Vino 101 Matching Dessert with Wine
A Server's Perspective: Chocolate and Other Sweets
By Jorge Eduardo Castillo

The next installment in our series, A Server's Perspective, covers a very important part of the dining experience: Dessert. Matching dessert with wine - especially wine that is not sweet - is an important tool to have in your kit. For a lot of us, dessert is the culmination of a great dinner, and it's an anticipated event that deserves as much attention as all of the preceding courses.

Many people stop drinking right after their main course. Whether they are beer drinkers or wine aficionados, it seems that when they order dessert, wine often takes a backseat to coffee, tea, or espresso. Oh, it does break my heart to see people drinking coffee while they eat, especially dessert.

Unfortunately, if you drink coffee, be prepared to shut down your palate, because you will not be able to taste many nuances after that oily java coats your taste buds. If you need a pick-me-up, make sure you save your java for after you are completely done eating. "But everyone gets coffee with dessert" you say. Well, they are just doing what everyone else does.

Remember, as a server it is your job to guide your guests through their dining experience and to maximize their delight. This implies pairing that wonderful chocolate cake or that luscious banana split with something that elevates their taste, and, yes, you guessed it: Wine does a wonderful job making everything taste better (except maybe asparagus).

The average human would never think of pairing a gorgeous piece of chocolate cake with a wine, so you might have to work a little bit harder for this one. The good news is that it isn't all that hard.

A great match for chocolate is Cabernet Sauvignon. I tend to prefer the ones from Bordeaux as they have that beautiful earthy Bordeaux scent, which is fresh, musky, and almost forest-like at times; and that complements the sweet smell of cocoa and fudge so well. A Cabernet from Chile will do fine just as well. Look for Colchagua (Rapel Valley), as wines form this area can be extremely good because of the climate, sun exposure (which leads to very intense fruit), and soil (primarily clay and a bit of volcanic ash).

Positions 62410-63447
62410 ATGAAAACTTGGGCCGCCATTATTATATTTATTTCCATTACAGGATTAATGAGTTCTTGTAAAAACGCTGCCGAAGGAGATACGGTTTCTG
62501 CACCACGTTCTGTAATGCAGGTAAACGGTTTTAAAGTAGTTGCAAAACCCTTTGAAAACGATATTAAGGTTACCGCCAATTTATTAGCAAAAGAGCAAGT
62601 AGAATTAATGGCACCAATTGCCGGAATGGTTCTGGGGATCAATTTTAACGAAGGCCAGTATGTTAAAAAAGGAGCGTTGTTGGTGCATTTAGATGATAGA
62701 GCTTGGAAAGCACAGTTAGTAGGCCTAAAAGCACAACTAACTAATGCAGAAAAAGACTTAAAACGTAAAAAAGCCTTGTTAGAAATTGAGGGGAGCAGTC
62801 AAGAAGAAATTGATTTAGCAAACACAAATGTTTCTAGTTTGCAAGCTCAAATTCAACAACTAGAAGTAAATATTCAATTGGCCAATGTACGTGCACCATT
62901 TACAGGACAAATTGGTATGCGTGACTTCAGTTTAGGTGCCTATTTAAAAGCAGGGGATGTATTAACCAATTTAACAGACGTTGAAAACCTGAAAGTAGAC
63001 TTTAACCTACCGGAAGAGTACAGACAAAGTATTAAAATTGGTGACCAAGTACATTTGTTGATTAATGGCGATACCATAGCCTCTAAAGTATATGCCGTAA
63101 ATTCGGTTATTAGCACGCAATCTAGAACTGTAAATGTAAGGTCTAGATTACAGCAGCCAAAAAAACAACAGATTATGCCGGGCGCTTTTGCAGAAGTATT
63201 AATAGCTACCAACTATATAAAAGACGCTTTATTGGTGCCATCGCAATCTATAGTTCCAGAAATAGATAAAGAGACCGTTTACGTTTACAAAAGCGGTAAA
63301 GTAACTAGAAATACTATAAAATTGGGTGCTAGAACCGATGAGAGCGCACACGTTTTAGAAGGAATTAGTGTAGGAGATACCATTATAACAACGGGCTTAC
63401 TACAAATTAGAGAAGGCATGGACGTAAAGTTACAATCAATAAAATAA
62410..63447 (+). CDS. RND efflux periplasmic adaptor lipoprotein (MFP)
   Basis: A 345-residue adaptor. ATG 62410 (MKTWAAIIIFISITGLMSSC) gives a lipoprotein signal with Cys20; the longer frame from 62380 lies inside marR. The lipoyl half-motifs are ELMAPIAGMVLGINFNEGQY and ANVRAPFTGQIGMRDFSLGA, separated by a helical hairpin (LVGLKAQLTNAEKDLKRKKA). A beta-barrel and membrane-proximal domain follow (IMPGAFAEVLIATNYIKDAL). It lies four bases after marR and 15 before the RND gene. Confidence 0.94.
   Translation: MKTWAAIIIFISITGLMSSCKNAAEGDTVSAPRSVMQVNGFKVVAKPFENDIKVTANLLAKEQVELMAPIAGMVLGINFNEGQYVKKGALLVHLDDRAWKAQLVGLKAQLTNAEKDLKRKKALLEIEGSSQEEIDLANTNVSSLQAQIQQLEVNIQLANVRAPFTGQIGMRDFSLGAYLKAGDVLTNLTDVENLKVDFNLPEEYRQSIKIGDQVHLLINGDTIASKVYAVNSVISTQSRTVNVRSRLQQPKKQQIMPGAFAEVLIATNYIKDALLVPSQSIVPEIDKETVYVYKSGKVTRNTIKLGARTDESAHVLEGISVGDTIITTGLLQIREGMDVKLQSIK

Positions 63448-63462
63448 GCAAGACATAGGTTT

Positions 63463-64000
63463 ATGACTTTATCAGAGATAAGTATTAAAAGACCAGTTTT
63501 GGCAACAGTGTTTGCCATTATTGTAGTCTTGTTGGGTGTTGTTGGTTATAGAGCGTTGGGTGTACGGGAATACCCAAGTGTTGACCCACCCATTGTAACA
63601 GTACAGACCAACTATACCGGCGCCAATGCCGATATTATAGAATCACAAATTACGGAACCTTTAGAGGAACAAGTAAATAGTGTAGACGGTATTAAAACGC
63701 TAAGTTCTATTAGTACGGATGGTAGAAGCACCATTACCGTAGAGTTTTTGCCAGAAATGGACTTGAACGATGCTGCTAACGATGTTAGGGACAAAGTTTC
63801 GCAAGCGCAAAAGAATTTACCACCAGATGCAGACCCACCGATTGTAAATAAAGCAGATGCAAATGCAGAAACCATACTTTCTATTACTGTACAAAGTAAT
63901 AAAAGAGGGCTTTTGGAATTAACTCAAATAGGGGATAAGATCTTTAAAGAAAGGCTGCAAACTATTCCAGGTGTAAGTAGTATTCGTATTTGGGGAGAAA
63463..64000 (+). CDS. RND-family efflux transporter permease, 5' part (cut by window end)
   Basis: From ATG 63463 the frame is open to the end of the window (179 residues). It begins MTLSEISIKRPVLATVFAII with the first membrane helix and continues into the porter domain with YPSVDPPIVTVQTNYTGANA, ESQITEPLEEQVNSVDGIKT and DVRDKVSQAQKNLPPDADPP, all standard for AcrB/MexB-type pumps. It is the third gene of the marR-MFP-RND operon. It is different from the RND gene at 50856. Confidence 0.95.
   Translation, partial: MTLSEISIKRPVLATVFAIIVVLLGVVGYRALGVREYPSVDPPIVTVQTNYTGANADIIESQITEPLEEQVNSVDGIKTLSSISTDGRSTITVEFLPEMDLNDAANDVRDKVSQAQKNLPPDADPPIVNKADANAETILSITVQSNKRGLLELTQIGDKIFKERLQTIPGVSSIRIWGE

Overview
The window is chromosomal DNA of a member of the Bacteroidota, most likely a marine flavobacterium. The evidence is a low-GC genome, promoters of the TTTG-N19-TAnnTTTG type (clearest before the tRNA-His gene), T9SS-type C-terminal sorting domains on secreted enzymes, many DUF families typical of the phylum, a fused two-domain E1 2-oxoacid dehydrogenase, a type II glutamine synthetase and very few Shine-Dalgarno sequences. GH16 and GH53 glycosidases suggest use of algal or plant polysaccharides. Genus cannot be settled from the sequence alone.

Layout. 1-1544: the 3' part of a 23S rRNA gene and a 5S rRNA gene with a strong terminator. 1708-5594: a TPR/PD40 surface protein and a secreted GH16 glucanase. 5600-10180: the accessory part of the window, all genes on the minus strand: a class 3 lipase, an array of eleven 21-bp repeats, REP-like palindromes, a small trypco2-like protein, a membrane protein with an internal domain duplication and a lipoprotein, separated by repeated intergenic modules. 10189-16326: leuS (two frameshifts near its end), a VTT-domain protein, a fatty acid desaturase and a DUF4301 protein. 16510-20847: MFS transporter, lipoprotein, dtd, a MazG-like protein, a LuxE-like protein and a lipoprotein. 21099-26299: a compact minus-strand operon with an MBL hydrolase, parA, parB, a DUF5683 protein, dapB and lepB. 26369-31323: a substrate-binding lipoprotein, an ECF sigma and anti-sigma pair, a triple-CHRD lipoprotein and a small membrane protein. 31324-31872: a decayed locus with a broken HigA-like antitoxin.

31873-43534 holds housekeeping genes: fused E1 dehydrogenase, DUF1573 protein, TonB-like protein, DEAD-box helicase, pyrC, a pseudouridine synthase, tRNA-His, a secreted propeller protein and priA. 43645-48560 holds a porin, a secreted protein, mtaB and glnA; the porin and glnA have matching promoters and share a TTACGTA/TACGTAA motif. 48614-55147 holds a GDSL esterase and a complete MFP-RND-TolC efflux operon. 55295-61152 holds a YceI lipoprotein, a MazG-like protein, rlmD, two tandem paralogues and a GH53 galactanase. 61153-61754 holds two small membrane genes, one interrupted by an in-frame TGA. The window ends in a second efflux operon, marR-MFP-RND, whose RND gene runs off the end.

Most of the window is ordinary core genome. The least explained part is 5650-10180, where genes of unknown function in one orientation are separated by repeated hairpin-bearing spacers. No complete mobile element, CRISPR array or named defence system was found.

For banana splits, ice creams, or fruit desserts, Gewürztraminer rules. With a firm acidic backbone to balance the sugars of the fruit, Gewürztraminer often exudes aromas of mango, passion fruit, lychee nuts, and nectarines. Be careful, as all Gewürz are not sweet. But we have already established that a dessert can be well paired without a sweet wine.

As a general rule, capitalize on the flavors that a wine shows aromatically when considering how to pair it with an after-dinner course. Then consider the wine's acidity level and the sugar level of the dessert as you are aiming for a match that accentuates both. Keep in mind when acid and sugar levels are out of balance in food and wine, it can lead to disharmony on the palate. Very sweet desserts will make a wine seem more tannic, less sweet and more acidic, so you must weigh the body and acidity level of a wine when making an intelligent recommendation.

HOW TO SELL IT: Use the information provided above to paint a collage of flavors and delectable pleasures for your guest. If they are not convinced, and if they have had wine or other alcohol with dinner (so that you know they drink), ask your bartender to pour you a little taste of the wine. One ounce will suffice. Take this little taste to your guest(s) and tell them that you just wanted to complement their wonderful dessert with a match that you know works. Although they did not get wine with dessert this time, you have already educated them beyond their wildest dreams and more importantly, planted the seed for their next visit.

They will be impressed because of your knowledge, and because they did not have to pay for this awesome match. Let them know that you would love to take care of them next time they come in, and give them a card or something with your name on it.

Think of your business and clientele over the long term. Next time they come in they will have full confidence in your abilities, and most importantly, they will recommend you and your establishment to their friends; which is after all, the best kind of advertisement you can get.


January 2007

Jorge Eduardo Castillo is a representative of Vino 101, which provides on-line server wine training.
Visit for more details.

Back to the Vino 101 index page